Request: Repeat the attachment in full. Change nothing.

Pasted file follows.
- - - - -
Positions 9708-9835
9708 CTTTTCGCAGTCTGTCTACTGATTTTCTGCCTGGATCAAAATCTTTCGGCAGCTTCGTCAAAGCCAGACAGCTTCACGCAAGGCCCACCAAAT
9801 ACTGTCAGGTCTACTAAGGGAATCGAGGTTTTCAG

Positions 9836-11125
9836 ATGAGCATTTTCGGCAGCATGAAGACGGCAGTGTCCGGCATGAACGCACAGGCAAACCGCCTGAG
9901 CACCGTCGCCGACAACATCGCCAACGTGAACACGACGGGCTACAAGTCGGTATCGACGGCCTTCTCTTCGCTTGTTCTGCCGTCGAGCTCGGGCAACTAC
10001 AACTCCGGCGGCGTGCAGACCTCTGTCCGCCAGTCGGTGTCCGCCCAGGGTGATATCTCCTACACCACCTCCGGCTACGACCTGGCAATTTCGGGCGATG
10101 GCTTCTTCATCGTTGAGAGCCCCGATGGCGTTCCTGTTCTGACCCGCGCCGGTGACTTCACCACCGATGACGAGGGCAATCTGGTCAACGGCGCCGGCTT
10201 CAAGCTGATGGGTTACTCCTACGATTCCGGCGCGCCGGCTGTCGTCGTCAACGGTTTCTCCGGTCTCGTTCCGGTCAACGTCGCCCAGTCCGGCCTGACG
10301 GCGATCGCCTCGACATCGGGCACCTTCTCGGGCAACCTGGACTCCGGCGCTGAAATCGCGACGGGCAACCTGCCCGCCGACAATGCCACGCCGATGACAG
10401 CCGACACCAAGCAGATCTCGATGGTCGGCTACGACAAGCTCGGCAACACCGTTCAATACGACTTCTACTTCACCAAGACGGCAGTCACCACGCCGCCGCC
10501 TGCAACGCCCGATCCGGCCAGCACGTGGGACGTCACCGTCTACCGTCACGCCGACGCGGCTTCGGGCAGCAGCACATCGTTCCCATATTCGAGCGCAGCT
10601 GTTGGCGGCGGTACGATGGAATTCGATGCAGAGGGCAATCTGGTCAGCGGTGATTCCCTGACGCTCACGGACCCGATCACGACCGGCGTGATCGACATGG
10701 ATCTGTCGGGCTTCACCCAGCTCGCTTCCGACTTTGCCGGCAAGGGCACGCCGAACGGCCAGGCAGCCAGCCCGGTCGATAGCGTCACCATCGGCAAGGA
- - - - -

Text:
Positions 9708-9835
9708 CTTTTCGCAGTCTGTCTACTGATTTTCTGCCTGGATCAAAATCTTTCGGCAGCTTCGTCAAAGCCAGACAGCTTCACGCAAGGCCCACCAAAT
9801 ACTGTCAGGTCTACTAAGGGAATCGAGGTTTTCAG

Positions 9836-11125
9836 ATGAGCATTTTCGGCAGCATGAAGACGGCAGTGTCCGGCATGAACGCACAGGCAAACCGCCTGAG
9901 CACCGTCGCCGACAACATCGCCAACGTGAACACGACGGGCTACAAGTCGGTATCGACGGCCTTCTCTTCGCTTGTTCTGCCGTCGAGCTCGGGCAACTAC
10001 AACTCCGGCGGCGTGCAGACCTCTGTCCGCCAGTCGGTGTCCGCCCAGGGTGATATCTCCTACACCACCTCCGGCTACGACCTGGCAATTTCGGGCGATG
10101 GCTTCTTCATCGTTGAGAGCCCCGATGGCGTTCCTGTTCTGACCCGCGCCGGTGACTTCACCACCGATGACGAGGGCAATCTGGTCAACGGCGCCGGCTT
10201 CAAGCTGATGGGTTACTCCTACGATTCCGGCGCGCCGGCTGTCGTCGTCAACGGTTTCTCCGGTCTCGTTCCGGTCAACGTCGCCCAGTCCGGCCTGACG
10301 GCGATCGCCTCGACATCGGGCACCTTCTCGGGCAACCTGGACTCCGGCGCTGAAATCGCGACGGGCAACCTGCCCGCCGACAATGCCACGCCGATGACAG
10401 CCGACACCAAGCAGATCTCGATGGTCGGCTACGACAAGCTCGGCAACACCGTTCAATACGACTTCTACTTCACCAAGACGGCAGTCACCACGCCGCCGCC
10501 TGCAACGCCCGATCCGGCCAGCACGTGGGACGTCACCGTCTACCGTCACGCCGACGCGGCTTCGGGCAGCAGCACATCGTTCCCATATTCGAGCGCAGCT
10601 GTTGGCGGCGGTACGATGGAATTCGATGCAGAGGGCAATCTGGTCAGCGGTGATTCCCTGACGCTCACGGACCCGATCACGACCGGCGTGATCGACATGG
10701 ATCTGTCGGGCTTCACCCAGCTCGCTTCCGACTTTGCCGGCAAGGGCACGCCGAACGGCCAGGCAGCCAGCCCGGTCGATAGCGTCACCATCGGCAAGGA